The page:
Friday Narwhal-blogging!

Leave it to a dentist to discover the narwhal's secret. The arctic cetacean's single tusk can grow up to nine feet long, and until recently was a mystery to biologists. Was it a weapon? Was it purely ostentatious, like a peacock's feathers? Or is it a result of the narwhal's clearly having evolved from the fabled unicorn?

Well, that horn is a mystery no longer. A team of dentists from the Harvard School of Dental Medicine have discovered that the faux unicorn-horn is, in the slightly titillating terminology of William Broad's Science Times writeup, "a sensory organ of exceptional size and sensitivity".

The scientists say the nerves can detect subtle changes of temperature, pressure, particle gradients and probably much else, giving the animal unique insights.
... "As far as I can see, it's a unique thing," Dr. [James] Mead [curator of marine mammals at the Smithsonian] said in an interview. "It's something new. It just goes to show just how little we know about whales and dolphins."
...He noted that no theory about the tusk's function ever envisioned its use as a sensory organ.

But despite new revelations about its actual purpose, the narwhal's tusk has long been a source of fascination, lies and outrageous prices. Wikipedia says:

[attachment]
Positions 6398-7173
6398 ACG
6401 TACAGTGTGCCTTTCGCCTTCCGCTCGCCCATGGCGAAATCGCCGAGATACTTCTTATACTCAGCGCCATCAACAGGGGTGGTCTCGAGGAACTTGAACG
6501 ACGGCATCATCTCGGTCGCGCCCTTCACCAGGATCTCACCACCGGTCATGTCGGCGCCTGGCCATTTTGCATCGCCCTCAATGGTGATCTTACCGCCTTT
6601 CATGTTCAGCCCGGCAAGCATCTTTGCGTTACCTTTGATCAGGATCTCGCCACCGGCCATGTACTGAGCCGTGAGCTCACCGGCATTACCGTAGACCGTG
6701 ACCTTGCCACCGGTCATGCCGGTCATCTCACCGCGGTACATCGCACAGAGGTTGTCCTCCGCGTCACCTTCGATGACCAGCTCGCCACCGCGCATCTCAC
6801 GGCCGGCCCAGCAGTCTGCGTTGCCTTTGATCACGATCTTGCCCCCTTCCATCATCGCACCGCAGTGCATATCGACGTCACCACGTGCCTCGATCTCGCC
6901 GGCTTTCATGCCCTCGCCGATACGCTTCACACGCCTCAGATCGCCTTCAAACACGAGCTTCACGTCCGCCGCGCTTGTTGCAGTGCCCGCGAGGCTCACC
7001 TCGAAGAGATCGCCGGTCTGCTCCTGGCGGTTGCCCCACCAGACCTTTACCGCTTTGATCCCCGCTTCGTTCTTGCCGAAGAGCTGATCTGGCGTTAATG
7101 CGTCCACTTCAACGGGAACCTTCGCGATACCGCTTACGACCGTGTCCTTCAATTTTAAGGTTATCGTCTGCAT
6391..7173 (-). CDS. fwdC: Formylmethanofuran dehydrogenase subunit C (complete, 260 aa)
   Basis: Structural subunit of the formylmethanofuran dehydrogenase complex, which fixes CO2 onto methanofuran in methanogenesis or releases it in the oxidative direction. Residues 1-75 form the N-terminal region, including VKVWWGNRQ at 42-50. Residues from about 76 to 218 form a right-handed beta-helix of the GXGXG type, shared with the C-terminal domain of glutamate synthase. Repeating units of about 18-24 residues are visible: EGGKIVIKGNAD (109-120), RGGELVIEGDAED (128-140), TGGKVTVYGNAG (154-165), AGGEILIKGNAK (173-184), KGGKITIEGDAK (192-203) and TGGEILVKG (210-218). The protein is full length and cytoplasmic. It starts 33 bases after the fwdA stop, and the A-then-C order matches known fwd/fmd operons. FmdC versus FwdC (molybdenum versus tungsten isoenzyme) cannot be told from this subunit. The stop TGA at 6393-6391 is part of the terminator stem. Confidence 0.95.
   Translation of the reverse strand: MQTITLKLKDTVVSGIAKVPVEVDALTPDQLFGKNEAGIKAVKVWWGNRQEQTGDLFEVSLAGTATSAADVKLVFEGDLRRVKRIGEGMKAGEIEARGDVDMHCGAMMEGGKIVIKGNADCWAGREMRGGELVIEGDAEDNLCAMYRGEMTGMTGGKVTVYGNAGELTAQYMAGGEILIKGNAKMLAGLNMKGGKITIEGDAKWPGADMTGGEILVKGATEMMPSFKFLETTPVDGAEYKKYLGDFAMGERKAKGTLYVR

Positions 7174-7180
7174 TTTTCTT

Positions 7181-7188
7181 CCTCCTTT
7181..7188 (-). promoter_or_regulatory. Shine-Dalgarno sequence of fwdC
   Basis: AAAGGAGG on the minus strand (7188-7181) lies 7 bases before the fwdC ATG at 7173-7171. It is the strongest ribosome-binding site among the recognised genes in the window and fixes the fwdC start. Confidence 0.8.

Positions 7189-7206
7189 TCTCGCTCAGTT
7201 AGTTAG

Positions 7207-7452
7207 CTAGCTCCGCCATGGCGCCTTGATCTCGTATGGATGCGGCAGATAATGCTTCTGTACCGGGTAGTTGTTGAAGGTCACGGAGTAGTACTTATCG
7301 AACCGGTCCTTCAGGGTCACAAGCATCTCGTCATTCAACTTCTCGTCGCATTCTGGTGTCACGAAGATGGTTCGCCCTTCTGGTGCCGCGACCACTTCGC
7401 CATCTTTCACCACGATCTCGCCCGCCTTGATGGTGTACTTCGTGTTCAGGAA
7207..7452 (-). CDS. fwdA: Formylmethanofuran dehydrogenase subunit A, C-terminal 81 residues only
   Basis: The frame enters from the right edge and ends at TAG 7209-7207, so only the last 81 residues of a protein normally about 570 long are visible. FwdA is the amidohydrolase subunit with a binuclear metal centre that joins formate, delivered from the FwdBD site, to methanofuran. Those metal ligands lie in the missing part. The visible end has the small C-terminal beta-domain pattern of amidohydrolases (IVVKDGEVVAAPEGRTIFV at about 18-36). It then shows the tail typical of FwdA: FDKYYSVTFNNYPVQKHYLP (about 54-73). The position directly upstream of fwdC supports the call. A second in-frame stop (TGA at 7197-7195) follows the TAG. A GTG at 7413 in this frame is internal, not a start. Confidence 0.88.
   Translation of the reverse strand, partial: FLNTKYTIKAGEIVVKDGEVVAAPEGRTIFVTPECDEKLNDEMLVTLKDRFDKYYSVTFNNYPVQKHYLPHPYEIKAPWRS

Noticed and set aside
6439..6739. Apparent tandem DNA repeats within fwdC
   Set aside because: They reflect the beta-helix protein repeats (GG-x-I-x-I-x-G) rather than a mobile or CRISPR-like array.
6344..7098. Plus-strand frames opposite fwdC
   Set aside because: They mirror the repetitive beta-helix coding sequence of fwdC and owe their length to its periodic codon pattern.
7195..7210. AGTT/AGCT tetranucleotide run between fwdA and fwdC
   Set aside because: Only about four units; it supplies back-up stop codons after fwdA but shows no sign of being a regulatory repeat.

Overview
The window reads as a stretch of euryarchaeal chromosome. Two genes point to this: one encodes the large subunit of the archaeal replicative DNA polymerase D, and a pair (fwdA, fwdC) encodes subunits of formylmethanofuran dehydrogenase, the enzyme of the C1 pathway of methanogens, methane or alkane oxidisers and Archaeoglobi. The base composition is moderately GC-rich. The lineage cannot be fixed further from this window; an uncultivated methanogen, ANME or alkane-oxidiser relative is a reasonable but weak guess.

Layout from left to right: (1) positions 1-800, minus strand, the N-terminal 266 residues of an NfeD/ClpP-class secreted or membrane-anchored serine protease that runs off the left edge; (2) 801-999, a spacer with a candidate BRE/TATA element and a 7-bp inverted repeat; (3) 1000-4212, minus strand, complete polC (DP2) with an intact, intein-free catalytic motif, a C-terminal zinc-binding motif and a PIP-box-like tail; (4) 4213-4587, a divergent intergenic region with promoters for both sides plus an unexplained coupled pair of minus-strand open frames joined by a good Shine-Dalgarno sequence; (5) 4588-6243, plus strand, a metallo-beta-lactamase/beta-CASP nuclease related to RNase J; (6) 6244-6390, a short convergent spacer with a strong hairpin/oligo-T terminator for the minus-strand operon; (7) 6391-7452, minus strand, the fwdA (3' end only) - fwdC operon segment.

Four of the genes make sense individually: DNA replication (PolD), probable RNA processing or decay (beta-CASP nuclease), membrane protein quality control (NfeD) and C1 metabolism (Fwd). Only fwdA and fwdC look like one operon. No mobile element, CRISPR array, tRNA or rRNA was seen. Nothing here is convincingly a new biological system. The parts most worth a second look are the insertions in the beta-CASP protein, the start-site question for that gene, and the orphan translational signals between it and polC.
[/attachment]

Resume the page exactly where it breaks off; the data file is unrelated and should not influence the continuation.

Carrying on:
Some medieval Europeans believed Narwhal tusks to be horns from the legendary unicorn. Considered to have magic powers, tusks sold for many times their weight in gold. Unicorns are often depicted with horns with a spiral pattern markedly similar to the narwhal's tusk.
With stories of their existence reaching the mainstream scientific community only through those trading with Inuit hunters, the species remained a legend to temperate-zone cultures until the nineteenth century, when their high-north habitat was first visited by Europeans.

And the Times article adds some other salient anecdotes:
In the 16th century, Queen Elizabeth received a tusk valued at £10,000 - the cost of a castle. Austrian lore holds that Kaiser Karl the Fifth paid off a large national debt with two tusks. In Vienna, the Hapsburgs had one made into a scepter heavy with diamonds, rubies, sapphires and emeralds.
NPR also aired a brief feature on Martin Nweeia, the practicing dentist who led the team to its discovery. His "Narwhal Tooth Expedition was a product of his own "pure, passionate interest," which in my opinion is the finest basis for scientific research that exists. From his description of an encounter with a group of narwhals:

It was as if you had gone to some grand party where you were invisible. I felt like i shouldn’t even talk or say anything or move, just because I felt that if they somehow knew I had broken their trust, that my opportunity would be gone. ... I just did this out of pure, passionate interest. I kinda defied that old principle that Albert Einstein said that it’s amazing that curiosity survives a formal education.
These narwhal photos and many more are posted on and

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